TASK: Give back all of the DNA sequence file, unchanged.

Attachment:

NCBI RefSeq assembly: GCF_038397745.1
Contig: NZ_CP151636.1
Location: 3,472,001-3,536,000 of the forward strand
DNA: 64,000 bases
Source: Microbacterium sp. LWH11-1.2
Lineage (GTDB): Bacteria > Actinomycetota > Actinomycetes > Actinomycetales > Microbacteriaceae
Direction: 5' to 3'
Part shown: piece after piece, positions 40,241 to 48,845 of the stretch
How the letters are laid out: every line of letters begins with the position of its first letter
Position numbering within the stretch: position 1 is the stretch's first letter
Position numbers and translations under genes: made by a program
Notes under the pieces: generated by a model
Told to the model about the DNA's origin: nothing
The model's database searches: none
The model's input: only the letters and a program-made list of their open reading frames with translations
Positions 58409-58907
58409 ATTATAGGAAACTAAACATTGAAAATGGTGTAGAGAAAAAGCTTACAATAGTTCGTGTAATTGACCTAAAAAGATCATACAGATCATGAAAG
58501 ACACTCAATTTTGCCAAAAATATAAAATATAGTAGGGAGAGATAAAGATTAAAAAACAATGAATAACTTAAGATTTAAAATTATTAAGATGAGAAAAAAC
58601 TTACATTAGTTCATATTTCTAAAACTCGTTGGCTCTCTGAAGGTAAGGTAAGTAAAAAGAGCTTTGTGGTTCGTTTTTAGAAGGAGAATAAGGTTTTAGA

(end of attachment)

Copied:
NCBI RefSeq assembly: GCF_038397745.1
Contig: NZ_CP151636.1
Location: 3,472,001-3,536,000 of the forward strand
DNA: 64,000 bases
Source: Microbacterium sp. LWH11-1.2
Lineage (GTDB): Bacteria > Actinomycetota > Actinomycetes > Actinomycetales > Microbacteriaceae
Direction: 5' to 3'
Part shown: piece after piece, positions 40,241 to 48,845 of the stretch
How the letters are laid out: every line of letters begins with the position of its first letter
Position numbering within the stretch: position 1 is the stretch's first letter
Position numbers and translations under genes: made by a program
Notes under the pieces: generated by a model
Told to the model about the DNA's origin: nothing
The model's database searches: none
The model's input: only the letters and a program-made list of their open reading frames with translations
Positions 58409-58907
58409 ATTATAGGAAACTAAACATTGAAAATGGTGTAGAGAAAAAGCTTACAATAGTTCGTGTAATTGACCTAAAAAGATCATACAGATCATGAAAG
58501 ACACTCAATTTTGCCAAAAATATAAAATATAGTAGGGAGAGATAAAGATTAAAAAACAATGAATAACTTAAGATTTAAAATTATTAAGATGAGAAAAAAC
58601 TTACATTAGTTCATATTTCTAAAACTCGTTGGCTCTCTGAAGGTAAGGTAAGTAAAAAGAGCTTTGTGGTTCGTTTTTAGAAGGAGAATAAGGTTTTAGA